An Alternate Way of Calculating the Influences Ranks

A common complaint concerning efforts to establish a meaning for ranks describing influence is that one should, or shouldn't, take into account sequential, cumulative influences. For example, is it meaningful to say that because Mozart influenced Beethoven, and Beethoven influenced Brahms, that Mozart influenced Brahms? This, regardless of whether Brahms might have admitted direct influence of Mozart, or observers have seen any such influence in Brahms's compositions. Obviously, it *is* meaningful in one sense or another, but it is less obvious how one should *measure* this. Early composers in fact have had their influence on all later figures, but any comparative assessment of import among all composers should neither overemphasize historical order, nor ignore it.

The CMN originally dealt with this matter in the simplest fashion, by accumulating data on *direct* evidence of influence; that is, by looking for commonalities identified by observers in the music of composers, or acknowledgments of influence by the composers themselves. This is perhaps to some extent satisfactory, as we can always give primacy to what we are currently most interested in listening to. Still, it somewhat ignores how *relatively* important this or that composer was as a mover and shaker. In particular, it leaves both deep-history figures and recent ones at a disadvantage: the former, because of the swamping effect of the appropriations by later figures, and the latter because we have not yet seen how influential they may be over the longer term.

To get around this problem to a certain degree I have come up with a new statistic of influence which employs "second-order" thinking. Starting with the overall influence weights described in the previous sections, I connected these back to the periods their respective composers were alive, and produced new lists (decennially) within which new rankings could be established. One can then calculate a new average ranking for each composer which may legitimately be compared to others' over the whole of music history.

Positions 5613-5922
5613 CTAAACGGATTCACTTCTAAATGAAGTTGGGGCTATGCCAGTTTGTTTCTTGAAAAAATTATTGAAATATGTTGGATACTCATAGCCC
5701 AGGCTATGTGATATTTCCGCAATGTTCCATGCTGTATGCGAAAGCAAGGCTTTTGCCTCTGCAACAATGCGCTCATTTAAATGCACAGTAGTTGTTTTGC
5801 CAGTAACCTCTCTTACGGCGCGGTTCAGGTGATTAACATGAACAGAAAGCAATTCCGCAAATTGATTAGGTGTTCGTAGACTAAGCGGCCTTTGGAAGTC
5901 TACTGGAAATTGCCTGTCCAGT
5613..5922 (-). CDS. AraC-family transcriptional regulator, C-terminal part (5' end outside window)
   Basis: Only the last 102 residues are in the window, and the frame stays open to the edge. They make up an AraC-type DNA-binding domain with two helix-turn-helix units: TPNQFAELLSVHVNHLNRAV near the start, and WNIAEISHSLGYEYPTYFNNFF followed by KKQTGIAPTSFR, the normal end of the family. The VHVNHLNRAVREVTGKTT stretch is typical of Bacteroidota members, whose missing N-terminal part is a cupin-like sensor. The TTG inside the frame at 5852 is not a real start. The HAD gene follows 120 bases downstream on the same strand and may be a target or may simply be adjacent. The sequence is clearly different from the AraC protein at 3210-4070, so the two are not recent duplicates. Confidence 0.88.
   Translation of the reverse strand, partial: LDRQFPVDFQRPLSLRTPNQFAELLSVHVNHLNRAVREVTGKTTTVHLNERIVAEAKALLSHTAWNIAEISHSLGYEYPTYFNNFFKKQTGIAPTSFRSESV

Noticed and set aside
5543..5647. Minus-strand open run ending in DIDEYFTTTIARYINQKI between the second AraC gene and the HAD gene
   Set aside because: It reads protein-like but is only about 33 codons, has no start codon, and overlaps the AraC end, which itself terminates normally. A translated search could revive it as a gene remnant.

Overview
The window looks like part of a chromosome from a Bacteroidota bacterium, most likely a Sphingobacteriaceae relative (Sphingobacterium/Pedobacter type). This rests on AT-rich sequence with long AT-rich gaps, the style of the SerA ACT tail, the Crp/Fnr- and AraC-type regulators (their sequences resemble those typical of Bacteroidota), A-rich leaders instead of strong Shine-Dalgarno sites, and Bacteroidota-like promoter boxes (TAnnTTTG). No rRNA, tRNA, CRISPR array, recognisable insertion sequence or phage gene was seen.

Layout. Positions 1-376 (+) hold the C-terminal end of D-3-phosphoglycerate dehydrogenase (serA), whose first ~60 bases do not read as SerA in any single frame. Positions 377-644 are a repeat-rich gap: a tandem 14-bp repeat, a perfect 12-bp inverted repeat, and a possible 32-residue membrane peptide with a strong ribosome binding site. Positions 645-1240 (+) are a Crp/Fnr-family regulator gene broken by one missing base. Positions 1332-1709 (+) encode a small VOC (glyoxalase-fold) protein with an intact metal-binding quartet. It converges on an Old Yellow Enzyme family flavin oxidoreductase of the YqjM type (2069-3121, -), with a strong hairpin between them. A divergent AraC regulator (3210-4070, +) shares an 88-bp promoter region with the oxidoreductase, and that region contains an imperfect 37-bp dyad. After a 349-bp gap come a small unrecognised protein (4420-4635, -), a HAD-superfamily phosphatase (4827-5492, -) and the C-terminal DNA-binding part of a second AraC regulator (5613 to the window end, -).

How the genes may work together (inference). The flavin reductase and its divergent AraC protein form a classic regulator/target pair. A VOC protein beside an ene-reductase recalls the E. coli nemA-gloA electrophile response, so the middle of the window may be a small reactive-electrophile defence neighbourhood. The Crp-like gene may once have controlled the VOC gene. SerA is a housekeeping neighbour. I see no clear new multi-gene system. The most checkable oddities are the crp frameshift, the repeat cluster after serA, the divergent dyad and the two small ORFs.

This can be more easily seen by bringing up the pdf below, but let us consider an example first. Claudio Monteverdi (1567 - 1643) ranks only no. 53 in the main list, but in the influences list comes in at no. 39. Through the new calculation, however, he advances to no. 13 because he was the dominant figure for five decades in his own time. Other composers whose rankings benefit significantly from this new way of looking at the matter include Lasso, Marenzio, Josquin Desprez, and Lully, and to a certain extent some recent figures. Interestingly, the top five in the earlier list remain the same (though not in the same exact order).

retrieve PDF file here

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